This is an engaging, entertaining book that pulls no punches in describing the costs in both human and financial terms caused by obesity that are only likely to escalate. Critser has written a brave riposte to a society that pushes self-confidence, self-esteem, self-absorption, self-celebration and self-denial. Sorry guys, fat is a three letter word.
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19 of 19 people found the following review helpful By Nothern Climes TOP 500 REVIEWER on 9 April 2005
Format: Paperback Verified Purchase
This book is a great read and I agree with the previous 2 reviewers but the thing I found truly brilliant about it, was the psychological effect it had on me. Reading a few pages a day was sufficient to 'nudge' me into starting and continuing to eat healthily, as its message about junk food and similar comes through loud and clear. If someone else can benefit like I have from a book like this, then it's got to be a good thing.
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7 of 7 people found the following review helpful By N D Lambert on 26 Dec. 2003
Format: Paperback
This book covers all the issues surrounding American obesity without getting embroiled in political disputes or trying to massage the facts! Critser blames the food industry for its price-cutting and use of fructose, but American consumers are also accused of wanting too much too fast and ending up with fatty prepackaged convenience food. Critser's solutions are sensible and low-key, which probably means the Americans will never take notice of them. But I for one have been inspired by this book to re-examine my diet and my lifestyle. Well worth reading!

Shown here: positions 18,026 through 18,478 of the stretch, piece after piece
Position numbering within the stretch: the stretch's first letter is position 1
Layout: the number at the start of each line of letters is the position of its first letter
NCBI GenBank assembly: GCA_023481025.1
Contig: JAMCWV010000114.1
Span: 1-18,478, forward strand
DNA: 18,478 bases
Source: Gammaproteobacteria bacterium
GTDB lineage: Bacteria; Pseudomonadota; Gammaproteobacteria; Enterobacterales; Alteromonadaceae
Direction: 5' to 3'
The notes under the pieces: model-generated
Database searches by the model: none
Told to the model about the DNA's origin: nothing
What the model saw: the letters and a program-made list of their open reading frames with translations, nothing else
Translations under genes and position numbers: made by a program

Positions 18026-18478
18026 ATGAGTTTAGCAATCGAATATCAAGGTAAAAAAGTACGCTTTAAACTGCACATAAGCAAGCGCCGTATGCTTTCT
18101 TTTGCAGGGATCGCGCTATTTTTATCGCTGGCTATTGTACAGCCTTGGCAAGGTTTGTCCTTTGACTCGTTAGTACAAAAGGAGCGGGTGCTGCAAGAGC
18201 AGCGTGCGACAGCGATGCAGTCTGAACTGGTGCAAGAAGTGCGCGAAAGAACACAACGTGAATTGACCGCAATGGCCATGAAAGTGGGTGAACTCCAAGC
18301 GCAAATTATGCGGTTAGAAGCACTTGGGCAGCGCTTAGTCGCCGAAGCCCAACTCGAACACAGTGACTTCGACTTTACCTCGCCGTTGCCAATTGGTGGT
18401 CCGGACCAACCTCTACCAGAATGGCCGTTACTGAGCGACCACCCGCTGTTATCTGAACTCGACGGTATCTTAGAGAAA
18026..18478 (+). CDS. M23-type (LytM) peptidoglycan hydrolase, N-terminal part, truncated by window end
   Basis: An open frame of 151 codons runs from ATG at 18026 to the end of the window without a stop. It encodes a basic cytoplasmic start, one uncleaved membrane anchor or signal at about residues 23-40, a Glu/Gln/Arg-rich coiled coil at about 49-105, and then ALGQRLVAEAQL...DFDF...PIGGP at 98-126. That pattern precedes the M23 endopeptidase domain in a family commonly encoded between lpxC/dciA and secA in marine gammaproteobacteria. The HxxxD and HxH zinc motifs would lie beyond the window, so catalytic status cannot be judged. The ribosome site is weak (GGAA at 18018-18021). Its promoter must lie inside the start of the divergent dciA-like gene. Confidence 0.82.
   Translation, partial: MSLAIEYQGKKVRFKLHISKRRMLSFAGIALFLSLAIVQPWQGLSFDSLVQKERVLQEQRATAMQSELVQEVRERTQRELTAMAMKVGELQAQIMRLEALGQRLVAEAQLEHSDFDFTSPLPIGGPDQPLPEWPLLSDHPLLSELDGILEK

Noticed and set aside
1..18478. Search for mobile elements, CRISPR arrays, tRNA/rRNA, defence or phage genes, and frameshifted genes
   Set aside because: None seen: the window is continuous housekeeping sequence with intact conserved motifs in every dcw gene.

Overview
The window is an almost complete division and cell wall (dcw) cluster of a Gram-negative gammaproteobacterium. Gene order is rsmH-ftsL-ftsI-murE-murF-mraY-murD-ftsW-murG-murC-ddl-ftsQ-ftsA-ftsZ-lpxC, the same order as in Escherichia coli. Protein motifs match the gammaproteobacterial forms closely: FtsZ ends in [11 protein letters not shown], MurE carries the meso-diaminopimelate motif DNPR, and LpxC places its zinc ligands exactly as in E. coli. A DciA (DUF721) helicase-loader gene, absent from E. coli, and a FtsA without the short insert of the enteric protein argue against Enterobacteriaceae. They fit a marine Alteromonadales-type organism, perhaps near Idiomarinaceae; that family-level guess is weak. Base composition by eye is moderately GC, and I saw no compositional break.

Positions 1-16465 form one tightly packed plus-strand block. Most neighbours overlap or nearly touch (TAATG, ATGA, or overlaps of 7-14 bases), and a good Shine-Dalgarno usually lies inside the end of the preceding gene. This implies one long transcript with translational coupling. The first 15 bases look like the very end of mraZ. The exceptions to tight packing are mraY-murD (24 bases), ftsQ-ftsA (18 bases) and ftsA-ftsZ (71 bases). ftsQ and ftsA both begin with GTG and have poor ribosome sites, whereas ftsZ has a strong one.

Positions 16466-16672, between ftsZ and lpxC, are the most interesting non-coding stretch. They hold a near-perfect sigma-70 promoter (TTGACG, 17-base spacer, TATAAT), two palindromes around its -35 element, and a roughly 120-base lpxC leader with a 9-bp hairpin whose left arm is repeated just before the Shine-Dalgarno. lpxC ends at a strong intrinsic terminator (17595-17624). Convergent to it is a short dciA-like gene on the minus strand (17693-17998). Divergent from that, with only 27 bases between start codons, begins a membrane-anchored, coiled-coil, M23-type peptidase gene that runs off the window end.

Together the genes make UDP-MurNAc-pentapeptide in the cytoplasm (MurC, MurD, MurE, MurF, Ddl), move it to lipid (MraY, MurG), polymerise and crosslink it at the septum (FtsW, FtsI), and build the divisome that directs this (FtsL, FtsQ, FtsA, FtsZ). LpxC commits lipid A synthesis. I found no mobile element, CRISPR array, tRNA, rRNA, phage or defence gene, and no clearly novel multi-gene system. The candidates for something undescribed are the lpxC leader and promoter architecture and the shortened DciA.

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6 of 6 people found the following review helpful By Brian Dinneen on 8 Aug. 2003
Format: Paperback
Just read it last night from cover to cover... could not put it down. Safe to say I will be trying to cut fructose products out of my diet!!
Liked the way the issue was approched from several angles.
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11 of 12 people found the following review helpful By HORAK on 4 Feb. 2006
Format: Paperback
Mr Critser starts his study by explaining that palm oil was introduced in the US in the 1970s, cheaper and tastier than vegetable oil but containing 45 % saturated fat. At the same time, soft drink companies switched to high-fructose syrup saving the companies 20 % in sweetener costs and allowing the production of calorie-dense convenience food, the so-called "TV dinners". Still at the same time, meat production soared world-wide as feed costs of soy meal and corn fell. And so at fast food stands, portions became bigger and cheaper. "Value meals" became popular and the presence of more food for the same amount of money induced people to eat more. By the end of the 20th century, supersizing reigned in the fast food world. Another factor responsible for the rise of obesity is the habit of consuming high-calorie snacks between meals, particularly in schools where most cafeterias stopped cooking proper meals anyway in the favour of "outsourcing" - contracting an outside source to deliver pre-plated meals. The author then shows how obesity is associated with high levels of religiosity and how obesity is made to a cult on TV with some popular singers revering their own overweight body in their lyrics.
Other factors contribute to obesity: lack of physical education in schools, disproportionate TV-viewing (where up to 40% of children advertising is for high-fat foods) which can lead children to develop type 2 diabetes, particularly among the working poor who have the "impulse to eat for today, tomorrow being a tentative proposition at best". Poverty, class and income are thus the key determinants of obesity. A report from the RAND/University of Chicago states that "The economic and personal health costs of overweight and obesity are enormous and compromise the health of the United States.